o We did limited research into ‘green’ camphor – this seems to be obtained from the resin of the tree and is used in Ayurvedic medicine.
o Reports show that some of the product/s sold commercially claiming that they contain ‘green’ Camphor may be derived from turpentine and is/are not safe for use.
o Conflicting reports found regarding the safety of ‘green’ Camphor.

Horseradish – Armoracia rusticana

o The herbal use of horseradish is apparently effective to treat coughs, yet the oil of horseradish contains high levels of allyl isothiocyanate (as does mustard oil) and this is an extreme irritant to the skin, eyes, nose, and mucous membranes.
o Horseradish oil should not be used in Aromatherapy at all.

Mustard – Brassica nigra

o Although mustard seeds and powder do not contain allyl isothiocyanate, the compound is found in the essential oil. When the essential oil is created through diffusion a glycoside decomposes due to enzymatic action and this forms allyl isothiocyanate in the essential oil.
o This oil is not only toxic because of the high content (92% minimum is usually found) of allyl isothiocyanate, it is an extreme skin and mucous membrane irritant.

Pennyroyal – Mentha pulegium

o The herb has had a long history of use for various complaints, including menstrual problems. It is also used as a stimulant, even though the tisane (tea) of the herb contains pulegone, which is a known toxin.
o The essential oil is highly toxic (high pulegone content) and can cause acute liver damage, even in small quantities.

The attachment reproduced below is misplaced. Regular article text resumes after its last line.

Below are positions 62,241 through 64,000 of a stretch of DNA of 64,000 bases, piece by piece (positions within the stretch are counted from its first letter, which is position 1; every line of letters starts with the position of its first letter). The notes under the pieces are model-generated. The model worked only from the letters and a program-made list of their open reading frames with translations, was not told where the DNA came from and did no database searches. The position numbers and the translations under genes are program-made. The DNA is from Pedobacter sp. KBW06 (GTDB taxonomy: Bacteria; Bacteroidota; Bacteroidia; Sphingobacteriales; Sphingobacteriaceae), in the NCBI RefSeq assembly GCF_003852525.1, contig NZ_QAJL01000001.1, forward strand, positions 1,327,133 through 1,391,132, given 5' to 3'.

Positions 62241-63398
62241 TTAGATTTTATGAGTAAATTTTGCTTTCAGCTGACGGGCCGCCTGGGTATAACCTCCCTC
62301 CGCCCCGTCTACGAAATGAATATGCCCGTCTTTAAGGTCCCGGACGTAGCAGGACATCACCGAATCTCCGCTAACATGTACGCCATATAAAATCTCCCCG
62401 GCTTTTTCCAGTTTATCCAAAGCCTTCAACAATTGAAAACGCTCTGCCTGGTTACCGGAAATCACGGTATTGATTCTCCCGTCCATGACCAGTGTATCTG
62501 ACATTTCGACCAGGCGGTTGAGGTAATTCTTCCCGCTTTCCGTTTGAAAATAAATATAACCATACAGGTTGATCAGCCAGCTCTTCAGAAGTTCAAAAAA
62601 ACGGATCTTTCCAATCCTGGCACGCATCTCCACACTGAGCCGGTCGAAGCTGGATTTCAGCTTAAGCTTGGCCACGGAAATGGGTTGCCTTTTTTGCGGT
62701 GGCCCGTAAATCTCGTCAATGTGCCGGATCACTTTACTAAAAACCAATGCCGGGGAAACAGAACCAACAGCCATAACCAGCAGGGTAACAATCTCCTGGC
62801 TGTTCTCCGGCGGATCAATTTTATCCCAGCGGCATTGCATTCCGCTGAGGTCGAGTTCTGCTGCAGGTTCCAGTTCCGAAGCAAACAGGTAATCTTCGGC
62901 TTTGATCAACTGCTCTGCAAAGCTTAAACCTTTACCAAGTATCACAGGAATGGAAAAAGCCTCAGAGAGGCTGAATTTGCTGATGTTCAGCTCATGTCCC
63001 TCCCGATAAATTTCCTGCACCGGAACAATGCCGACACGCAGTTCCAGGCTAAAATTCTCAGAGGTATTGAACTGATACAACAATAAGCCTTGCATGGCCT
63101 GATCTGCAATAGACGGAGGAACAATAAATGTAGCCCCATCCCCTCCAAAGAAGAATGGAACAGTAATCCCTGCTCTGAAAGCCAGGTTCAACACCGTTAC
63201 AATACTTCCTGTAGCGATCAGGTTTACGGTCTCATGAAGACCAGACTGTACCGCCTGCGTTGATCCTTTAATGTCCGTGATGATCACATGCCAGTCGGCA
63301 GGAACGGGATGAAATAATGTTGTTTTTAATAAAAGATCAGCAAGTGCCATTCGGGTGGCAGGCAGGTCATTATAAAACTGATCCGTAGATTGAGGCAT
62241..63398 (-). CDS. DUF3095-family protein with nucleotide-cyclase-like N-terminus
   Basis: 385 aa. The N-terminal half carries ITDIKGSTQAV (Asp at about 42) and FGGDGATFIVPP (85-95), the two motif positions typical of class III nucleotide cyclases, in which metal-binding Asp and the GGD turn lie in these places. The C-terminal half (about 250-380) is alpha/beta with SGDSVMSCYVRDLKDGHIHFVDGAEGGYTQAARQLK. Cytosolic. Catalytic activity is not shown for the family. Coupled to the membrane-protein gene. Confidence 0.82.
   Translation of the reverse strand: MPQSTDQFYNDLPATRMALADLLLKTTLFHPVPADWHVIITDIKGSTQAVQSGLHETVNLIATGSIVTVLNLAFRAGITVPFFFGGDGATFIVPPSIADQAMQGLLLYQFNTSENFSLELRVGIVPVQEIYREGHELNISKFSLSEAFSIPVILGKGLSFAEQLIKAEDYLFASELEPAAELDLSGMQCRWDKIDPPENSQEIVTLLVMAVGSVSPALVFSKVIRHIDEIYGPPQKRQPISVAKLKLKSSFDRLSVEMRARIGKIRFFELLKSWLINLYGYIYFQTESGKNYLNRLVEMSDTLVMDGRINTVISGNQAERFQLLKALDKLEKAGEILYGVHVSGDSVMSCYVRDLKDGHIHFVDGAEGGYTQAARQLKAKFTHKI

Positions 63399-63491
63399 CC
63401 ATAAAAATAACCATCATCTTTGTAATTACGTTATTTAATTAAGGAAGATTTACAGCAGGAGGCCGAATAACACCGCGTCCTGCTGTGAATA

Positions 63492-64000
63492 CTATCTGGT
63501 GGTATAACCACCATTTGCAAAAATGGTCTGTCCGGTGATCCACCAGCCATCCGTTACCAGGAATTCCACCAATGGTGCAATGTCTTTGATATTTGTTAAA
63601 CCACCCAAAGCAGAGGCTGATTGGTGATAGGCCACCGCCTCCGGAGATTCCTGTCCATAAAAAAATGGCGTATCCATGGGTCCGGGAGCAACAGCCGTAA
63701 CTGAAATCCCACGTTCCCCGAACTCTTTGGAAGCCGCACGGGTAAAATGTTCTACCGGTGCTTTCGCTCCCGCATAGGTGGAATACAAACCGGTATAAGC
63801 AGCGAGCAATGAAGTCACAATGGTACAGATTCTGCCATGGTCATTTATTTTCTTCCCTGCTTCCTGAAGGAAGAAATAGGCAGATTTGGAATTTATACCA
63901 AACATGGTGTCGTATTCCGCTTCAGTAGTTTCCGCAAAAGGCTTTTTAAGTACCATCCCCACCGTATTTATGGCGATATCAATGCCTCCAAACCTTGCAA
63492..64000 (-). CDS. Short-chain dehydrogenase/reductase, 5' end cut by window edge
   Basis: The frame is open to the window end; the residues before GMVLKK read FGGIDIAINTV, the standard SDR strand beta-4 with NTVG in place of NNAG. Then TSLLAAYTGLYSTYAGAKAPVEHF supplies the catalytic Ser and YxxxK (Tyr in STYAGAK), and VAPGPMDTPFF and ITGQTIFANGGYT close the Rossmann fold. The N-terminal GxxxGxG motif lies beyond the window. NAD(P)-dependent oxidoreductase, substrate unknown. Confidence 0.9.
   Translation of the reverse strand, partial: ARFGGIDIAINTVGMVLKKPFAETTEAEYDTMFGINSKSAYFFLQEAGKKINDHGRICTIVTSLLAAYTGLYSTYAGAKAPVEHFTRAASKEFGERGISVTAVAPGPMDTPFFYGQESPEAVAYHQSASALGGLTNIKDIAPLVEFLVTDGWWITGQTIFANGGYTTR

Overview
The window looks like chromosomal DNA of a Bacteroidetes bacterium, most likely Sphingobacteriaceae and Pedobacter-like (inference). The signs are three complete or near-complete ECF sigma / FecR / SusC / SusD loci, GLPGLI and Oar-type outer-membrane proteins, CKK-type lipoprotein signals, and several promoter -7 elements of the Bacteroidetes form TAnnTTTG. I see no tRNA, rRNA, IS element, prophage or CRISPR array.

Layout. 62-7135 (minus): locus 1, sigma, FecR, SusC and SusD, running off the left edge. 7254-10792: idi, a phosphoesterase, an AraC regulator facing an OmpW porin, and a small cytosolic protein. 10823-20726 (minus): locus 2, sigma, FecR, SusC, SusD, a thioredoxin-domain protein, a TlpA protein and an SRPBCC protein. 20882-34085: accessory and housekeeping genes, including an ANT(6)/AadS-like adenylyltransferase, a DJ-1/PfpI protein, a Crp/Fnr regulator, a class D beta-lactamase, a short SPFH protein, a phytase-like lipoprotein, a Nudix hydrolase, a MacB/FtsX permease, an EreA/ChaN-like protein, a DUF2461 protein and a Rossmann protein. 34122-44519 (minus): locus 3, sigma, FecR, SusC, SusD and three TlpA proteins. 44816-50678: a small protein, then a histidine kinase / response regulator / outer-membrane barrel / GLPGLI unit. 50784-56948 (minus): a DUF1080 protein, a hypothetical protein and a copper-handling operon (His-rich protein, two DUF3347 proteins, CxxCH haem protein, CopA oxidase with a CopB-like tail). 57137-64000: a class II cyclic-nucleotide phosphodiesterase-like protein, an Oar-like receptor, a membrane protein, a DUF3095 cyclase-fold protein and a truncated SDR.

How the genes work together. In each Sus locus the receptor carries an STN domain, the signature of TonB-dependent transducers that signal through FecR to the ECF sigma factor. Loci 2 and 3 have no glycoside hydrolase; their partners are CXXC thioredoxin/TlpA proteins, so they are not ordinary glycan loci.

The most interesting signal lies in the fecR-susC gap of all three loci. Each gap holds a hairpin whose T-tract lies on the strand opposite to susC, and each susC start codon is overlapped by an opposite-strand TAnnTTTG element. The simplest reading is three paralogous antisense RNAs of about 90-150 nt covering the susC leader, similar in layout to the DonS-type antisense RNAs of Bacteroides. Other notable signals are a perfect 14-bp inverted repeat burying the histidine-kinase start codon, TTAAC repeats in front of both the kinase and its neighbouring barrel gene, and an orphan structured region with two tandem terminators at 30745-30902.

o It is widely claimed to be an abortifacient. The amount of the essential oil that must be consumed for an abortifacient effect would be highly toxic and case histories show that death and/or severe liver damage often occur/s when this essential oil is consumed for this purpose.

Sassafras – Sassafras albidum

o This herb has been used for rheumatic pains and gout, but the oil is high in safrole (80 – 90%). The essential oil is banned by the FDA since they find it to be carcinogenic (cancer causing). It can be lethally toxic as well – even in small amounts.

Savin – Juniperus sabina

o This oil is toxic due to its content of sabinol and sabinyl acetate, which causes liver toxicity.

o It is an abortifacient and is toxic to the foetus or embryo.

Tansy – Tanacetum vulgare

o Tansy oil is high in thujone. A relatively small dose of Tansy can cause convulsions, vomiting, uterine bleeding, coma, and asphyxiation if consumed.
o Death is normally the result of respiratory arrest and organ failure.
o Tansy essential oil can be used on the skin in extremely low dilutions (0.5% or lower), but the high possibility of poisoning suggests a total restriction of use in Aromatherapy